• an imaging fiber guide to transport emitted light received by the imaging unit to the light processing module; and
        • a computer programmed to:
          • synchronize activities of the illumination unit, the imaging unit, the light processing module, and the image display unit; and
          • generate the hyperspectral image in about real time.
  • In at least one exemplary embodiment, at least a portion of the control unit is contained in a portable backpack.
  • The imaging unit of an exemplary embodiment comprises an automated zoom lens. The light processing module of an exemplary embodiment comprises a CCD camera equipped with a liquid crystal tunable filter and an optical adaptor. The light processing module may further comprises a polarizer.
  • The illumination unit of an exemplary embodiment comprises, in alignment a spectrally tunable light source and a programmable mirror galvanometer adapted to receive and direct excitation light in a point-to-point scanning pattern. The illumination unit of various exemplary embodiments may comprise, in alignment, a spectrally tunable light source, a polarizer, an optical chopper; and a shutter. In alternative full-field embodiments, the illumination unit may comprise, in alignment, a tunable light source; and a lens assembly positioned to expand the light for full-field illumination of the subject tissue. In various embodiments, the illumination unit may be positioned to provide the excitation light at an oblique angle relative to the subject tissue.
  • In various embodiments the system may be adapted to include 3D multi-view, multi-spectral imaging capability by positioning a cylindrical mirror between the imaging unit and the in vivo tissue of interest.
  • Embodiments include an arrangement for visual wound assessment on a subject tissue, comprising:
      • an illumination unit adapted to emit an excitation light on the subject tissue, the illumination unit comprises in alignment:
        • a tunable light source; and
        • a programmable mirror galvanometer adapted to receive and direct excitation light in a point-to-point scanning pattern.
      • an imaging unit comprising an automated zoom lens to collect light from the subject tissue;
      • an image display unit for displaying a hyperspectral image; and
      • a control unit operably connected to the illumination unit, the imaging unit, and the image display unit, the control unit comprising:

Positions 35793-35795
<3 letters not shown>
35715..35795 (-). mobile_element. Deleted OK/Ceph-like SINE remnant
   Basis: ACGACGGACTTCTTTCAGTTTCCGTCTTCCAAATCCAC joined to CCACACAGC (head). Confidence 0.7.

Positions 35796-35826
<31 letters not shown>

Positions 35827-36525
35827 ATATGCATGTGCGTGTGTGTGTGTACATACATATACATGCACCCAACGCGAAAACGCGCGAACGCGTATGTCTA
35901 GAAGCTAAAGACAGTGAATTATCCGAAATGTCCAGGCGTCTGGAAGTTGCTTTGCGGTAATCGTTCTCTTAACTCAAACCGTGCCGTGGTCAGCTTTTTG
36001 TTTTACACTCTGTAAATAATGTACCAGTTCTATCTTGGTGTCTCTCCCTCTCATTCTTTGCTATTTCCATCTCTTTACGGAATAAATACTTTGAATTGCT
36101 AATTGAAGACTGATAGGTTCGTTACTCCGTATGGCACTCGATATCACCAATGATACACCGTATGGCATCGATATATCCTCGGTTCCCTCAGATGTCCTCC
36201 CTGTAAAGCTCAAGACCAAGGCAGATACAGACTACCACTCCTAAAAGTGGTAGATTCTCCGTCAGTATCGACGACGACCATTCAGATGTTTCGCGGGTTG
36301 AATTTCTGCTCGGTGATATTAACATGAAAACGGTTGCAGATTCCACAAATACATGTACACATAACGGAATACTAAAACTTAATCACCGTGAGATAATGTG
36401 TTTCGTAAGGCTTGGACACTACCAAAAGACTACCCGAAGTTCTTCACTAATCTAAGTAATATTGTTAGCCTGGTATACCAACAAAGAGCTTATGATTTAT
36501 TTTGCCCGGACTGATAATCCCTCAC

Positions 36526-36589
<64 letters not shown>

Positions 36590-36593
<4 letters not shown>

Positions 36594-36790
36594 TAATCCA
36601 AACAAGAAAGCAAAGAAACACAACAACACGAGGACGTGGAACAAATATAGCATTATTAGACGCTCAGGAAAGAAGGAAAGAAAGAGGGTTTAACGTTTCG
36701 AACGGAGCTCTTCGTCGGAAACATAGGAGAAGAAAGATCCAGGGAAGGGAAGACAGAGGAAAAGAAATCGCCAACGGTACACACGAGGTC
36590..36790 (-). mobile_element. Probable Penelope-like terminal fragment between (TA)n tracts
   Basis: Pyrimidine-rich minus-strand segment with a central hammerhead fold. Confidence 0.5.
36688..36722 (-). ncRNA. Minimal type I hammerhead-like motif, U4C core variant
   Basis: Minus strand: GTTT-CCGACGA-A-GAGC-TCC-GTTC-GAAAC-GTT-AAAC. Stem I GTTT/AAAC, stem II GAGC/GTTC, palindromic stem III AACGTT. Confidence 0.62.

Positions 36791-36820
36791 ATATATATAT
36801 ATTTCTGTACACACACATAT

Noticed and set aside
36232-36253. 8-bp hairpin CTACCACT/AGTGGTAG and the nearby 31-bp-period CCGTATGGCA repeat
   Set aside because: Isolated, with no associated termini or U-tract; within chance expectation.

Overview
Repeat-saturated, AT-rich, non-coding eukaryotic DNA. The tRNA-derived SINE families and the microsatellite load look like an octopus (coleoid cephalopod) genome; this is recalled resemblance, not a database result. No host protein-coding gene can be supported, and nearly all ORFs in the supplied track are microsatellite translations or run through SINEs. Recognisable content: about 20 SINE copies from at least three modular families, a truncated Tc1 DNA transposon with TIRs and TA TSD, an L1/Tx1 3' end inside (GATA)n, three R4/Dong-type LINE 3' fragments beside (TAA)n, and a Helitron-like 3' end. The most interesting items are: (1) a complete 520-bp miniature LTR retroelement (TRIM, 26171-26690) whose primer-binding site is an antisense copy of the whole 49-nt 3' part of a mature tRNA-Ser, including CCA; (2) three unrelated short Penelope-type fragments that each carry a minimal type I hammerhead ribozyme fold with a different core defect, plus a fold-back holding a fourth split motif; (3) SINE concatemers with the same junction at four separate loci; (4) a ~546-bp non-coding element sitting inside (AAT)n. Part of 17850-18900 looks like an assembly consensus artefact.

• a light processing module comprising a CCD camera equipped with a liquid crystal tunable filter and an optical adaptor;
        • an imaging fiber guide to transport emitted light received by the imaging unit to the light processing module; and
        • a computer programmed to:
          • synchronize activities of the illumination unit, the imaging unit, the light processing module, and the image display unit; and
          • generate the hyperspectral image in about real time.
  • Embodied arrangements may include an eyewear unit incorporating the illumination unit, the imaging unit, and the image display unit. The embodiments may also include a cylindrical mirror positioned between the eyewear unit and the subject tissue. In various embodiments, the illumination unit is positioned to provide the excitation light at an oblique angle relative to the subject tissue. The illumination step may occur via a point-to-point scanning pattern in preferred arrangements.
  • An exemplary embodiment comprises a wearable goggle system for quantitative assessment and/or visualization of wound tissue oxygenation on a subject tissue. The system comprises of an eyewear unit, a spectrally tunable illumination unit, and a control unit. The eyewear unit comprises an imaging unit. In a preferred embodiment, the imaging unit comprises automated zoom lenses for receiving emitted and/or reflected light from at least a portion of a subject tissue. Exemplary embodiments comprise an imaging fiber guide to transport emitted light received by the zoom lenses to the light processing module. The eyewear unit further comprises a head mounted image display unit for displaying a generated image. The spectrally tunable excitation illumination unit is used to illuminate at least a portion of the subject tissue. In a preferred embodiment, a mirror galvanometer may be included for point-to-point scanning illumination instead of, or in addition to, full-field illumination of the subject tissue. A control unit is operably connected to the eyewear unit and the illumination unit. The control unit comprises a light processing module comprising a CCD camera equipped with a tunable filter and an optical adaptor. Additionally, the control unit of an exemplary embodiment comprises a computer programmed to synchronize tissue illumination, filter configuration, lens control, data acquisition, and image display.
  • In operation, an exemplary embodiment emits excitation light from a spectrally tunable illumination unit. The light is modulated and collimated for pulsed illumination on the surgical site. Diffuse reflectance is collected by automated zoom lenses and delivered through high resolution imaging fiber guides to the control unit. The control unit may house the image acquisition and processing module components of the system.
  • In at least one embodiment, the control unit may be specifically designed as a portable backpack unit. Such a backpack unit would be a compact image acquisition and processing module that would allow unlimited and unrestricted mobility to the clinician and/or to a medic in a militarized zone. To minimize the weight of the backpack unit, a single high resolution, high sensitivity CCD camera with custom designed view separation optics similar to that in color photography may be used for simultaneous acquisition of background and fluorescence images from two or more fiber bundles. The above components (i.e., light source, motorized zoom lenses, HMD, and CCD camera) may be connected to a computer with embedded programs for real time control and synchronization of illumination, automatic focus, image acquisition, processing, and HMD display.